CDA applauds bilateral US-Cuba migration talks

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WASHINGTON, USA – In response to the meeting Thursday between the US and Cuba to discuss the implementation of the US-Cuba migration accords, The Center for Democracy in the Americas (CDA) released the following statement and policy recommendations:

“CDA applauds the Biden-Harris administration’s commitment ‘to pursuing constructive discussions with the government of Cuba’ and for taking the necessary steps to begin to address the important issue of Cuban migration. We encourage the Administration to restart broader bilateral diplomatic engagement with Cuba on a range of issues, which will address US national security interests, US policy goals pertaining to human rights and empowering the Cuban people, reduce bilateral tensions, adhere to US regional cooperation and migration commitments, and mitigate future crises.

Cuban migration has seen a recent massive uptick, with more than 47,000 Cuban migrants, asylum seekers, and refugees heading to the United States (US) since the start of this fiscal year. At this pace, by October 2022, Cuban attempted migration to the US, could rival the historic 1980 Mariel boatlift, when approximately 125,000 Cubans arrived in the US.

While the drivers of Cuban migration are multifactorial and include the dire humanitarian situation on the island, the economic crisis, the COVID-19 pandemic, and the Cuban government’s repressive and heavy-handed response to the July 11 protests, the US is further contributing to irregular migration by continuing to enforce blanket sanctions and enacting a failed policy of isolation that refuses to address the reality faced by Cuban migrants, asylum seekers, and refugees.

By isolating everyday Cubans by cutting off legal channels for remittances and travel while simultaneously foregoing support for the Cuban people on the island through a policy of hostility, the US is aggravating the human rights situation on the ground and providing a convenient scapegoat for the island’s economic woes and increased government crackdowns on civil society, dissidents, and other independent voices.

What’s more, the US has made it difficult, if not impossible, for Cubans to access legal pathways of migration by halting annual migration talks since July 2018, failing to comply with its 1994 migratory accords with Cuba, and making it difficult to secure immigrant visas due to the pace of returning the US Embassy in Havana to full capacity. History shows us that engagement and dialogue is the most effective way to ensure safe, orderly, and humane migration.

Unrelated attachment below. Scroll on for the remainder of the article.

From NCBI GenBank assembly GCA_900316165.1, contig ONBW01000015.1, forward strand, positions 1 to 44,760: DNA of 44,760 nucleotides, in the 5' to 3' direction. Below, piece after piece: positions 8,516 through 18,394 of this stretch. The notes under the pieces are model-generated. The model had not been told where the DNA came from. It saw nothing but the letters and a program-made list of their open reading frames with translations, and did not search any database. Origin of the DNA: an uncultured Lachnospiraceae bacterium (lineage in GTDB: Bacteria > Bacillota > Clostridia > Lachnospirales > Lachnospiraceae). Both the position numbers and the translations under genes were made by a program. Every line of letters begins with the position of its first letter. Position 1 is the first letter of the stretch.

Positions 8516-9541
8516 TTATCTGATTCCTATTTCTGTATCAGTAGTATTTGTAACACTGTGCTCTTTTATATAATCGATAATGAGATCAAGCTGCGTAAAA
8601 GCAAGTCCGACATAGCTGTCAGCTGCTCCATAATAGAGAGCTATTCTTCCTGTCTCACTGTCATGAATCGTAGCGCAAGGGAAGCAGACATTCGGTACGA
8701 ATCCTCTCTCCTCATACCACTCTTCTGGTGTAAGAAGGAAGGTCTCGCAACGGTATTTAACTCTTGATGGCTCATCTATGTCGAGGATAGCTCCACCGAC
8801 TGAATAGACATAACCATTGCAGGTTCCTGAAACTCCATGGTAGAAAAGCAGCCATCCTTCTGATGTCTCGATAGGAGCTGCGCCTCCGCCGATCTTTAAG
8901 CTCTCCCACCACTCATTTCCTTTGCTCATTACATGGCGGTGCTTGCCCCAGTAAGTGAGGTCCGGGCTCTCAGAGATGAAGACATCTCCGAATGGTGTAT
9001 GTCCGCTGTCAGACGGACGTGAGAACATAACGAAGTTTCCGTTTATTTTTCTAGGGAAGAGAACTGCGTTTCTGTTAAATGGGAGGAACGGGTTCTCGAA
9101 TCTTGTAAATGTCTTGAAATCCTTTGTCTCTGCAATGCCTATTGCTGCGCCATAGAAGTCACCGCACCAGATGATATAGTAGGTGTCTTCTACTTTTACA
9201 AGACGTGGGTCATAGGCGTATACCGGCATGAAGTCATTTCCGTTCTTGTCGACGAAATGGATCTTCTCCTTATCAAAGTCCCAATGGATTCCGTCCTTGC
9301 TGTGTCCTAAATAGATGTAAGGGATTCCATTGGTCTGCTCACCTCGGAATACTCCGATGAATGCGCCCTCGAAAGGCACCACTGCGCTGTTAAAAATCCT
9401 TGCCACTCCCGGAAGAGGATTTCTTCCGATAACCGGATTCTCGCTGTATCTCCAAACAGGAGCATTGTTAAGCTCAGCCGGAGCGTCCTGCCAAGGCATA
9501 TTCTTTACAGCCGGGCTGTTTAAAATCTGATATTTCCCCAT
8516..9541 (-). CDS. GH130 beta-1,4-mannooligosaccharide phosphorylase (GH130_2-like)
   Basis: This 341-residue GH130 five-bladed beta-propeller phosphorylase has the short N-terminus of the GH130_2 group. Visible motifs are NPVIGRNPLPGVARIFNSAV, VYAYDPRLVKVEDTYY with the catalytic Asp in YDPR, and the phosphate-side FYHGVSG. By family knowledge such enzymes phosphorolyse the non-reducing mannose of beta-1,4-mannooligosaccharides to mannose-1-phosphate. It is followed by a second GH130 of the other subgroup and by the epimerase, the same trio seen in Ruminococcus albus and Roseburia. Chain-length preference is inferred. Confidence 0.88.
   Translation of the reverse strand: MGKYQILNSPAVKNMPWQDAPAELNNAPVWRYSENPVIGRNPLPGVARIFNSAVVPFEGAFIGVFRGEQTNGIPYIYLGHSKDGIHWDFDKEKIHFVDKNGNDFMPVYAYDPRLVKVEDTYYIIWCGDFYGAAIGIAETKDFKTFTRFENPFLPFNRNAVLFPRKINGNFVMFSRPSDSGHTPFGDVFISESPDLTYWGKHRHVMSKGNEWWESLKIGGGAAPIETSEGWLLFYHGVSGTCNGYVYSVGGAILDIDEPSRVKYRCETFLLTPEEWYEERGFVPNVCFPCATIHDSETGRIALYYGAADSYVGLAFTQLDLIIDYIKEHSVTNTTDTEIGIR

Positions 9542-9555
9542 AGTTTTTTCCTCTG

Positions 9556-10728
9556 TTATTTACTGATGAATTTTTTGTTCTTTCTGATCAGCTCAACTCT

The US can take advantage of the solutions it already has at-hand to mitigate, manage, and ensure orderly regional migration and which only require the will to implement, such as:

Expedite the restoration of the staff, status, and capacity of the US Embassy in Havana to be fully operational so that all visa categories can be processed and all Cubans can be supported.

  • Resume the Cuban Family Reunification Parole Program (CFRP).
  • Uphold the US’s 1994/1995 migration accords commitment to issue 20,000 visas annually to Cuban nationals.
  • Reverse the reduction of the B2 visa validity for Cuban nationals from a three-month single-entry visa to a five-year multiple entries visa.
  • Reopen the Refugee Section that administers the US Refugees Admission Program in Cuba.

Further, excluding Cuba from ongoing US-led multilateral regional migration negotiations is short-sighted and ignores the reality that irregular Cuban migration also places additional strain on the US’s regional partners such as Costa Rica, Panama, and Guyana; Cubans were also the second-largest population to cross through the Darién Gap, Panama in 2021, totaling 18,600.

As the US is actively working with governments throughout the hemisphere in crafting the Los Angeles Declaration on Migration and Protection in advance of the Ninth Summit of the Americas (SOA) and has expressed commitment to bilateral cooperation in the region on ‘security, strengthening democratic institutions, [and] inclusive economic growth,’ as well irregular migration, forced displacement, and corruption, it should include a clear path forward with regards to Cuban migration.

The US cannot address the migration crisis with migration policies alone. To avoid future crises, the US should apply its “root cause” strategy with Cuba too. The administration can address humanitarian concerns and support human rights and civil society in Cuba through policies of engagement.

To that end, the US should:

  • Remove tedious reporting requirements and bureaucratic processes to facilitate the flow of humanitarian aid.
  • Offer short-term general licenses for those categories of sales or donations.
  • Lift restrictions on banking and financial transactions related to humanitarian aid.
  • Lift restrictions and caps on family and donative remittances.
  • Remove sanctions on US-based subscription-based platforms and other US-based firms which provide cloud-based services such as online payment processing to Cuba.
  • Support access to effective internet in Cuba and help facilitate the free flow of information across Cuba and between the US and Cuba.
  • Remove restrictions on private and commercial travel across the island.

By hosting talks with Cuba on migration, the US is putting its policy goals and vision for the region into action. We encourage the Administration to continue engaging on issues of mutual concern in order to advance US interests, avoid future humanitarian and migratory crises, mitigate strain on resources along the migratory route, and reduce further suffering on the part of the Cuban people.”

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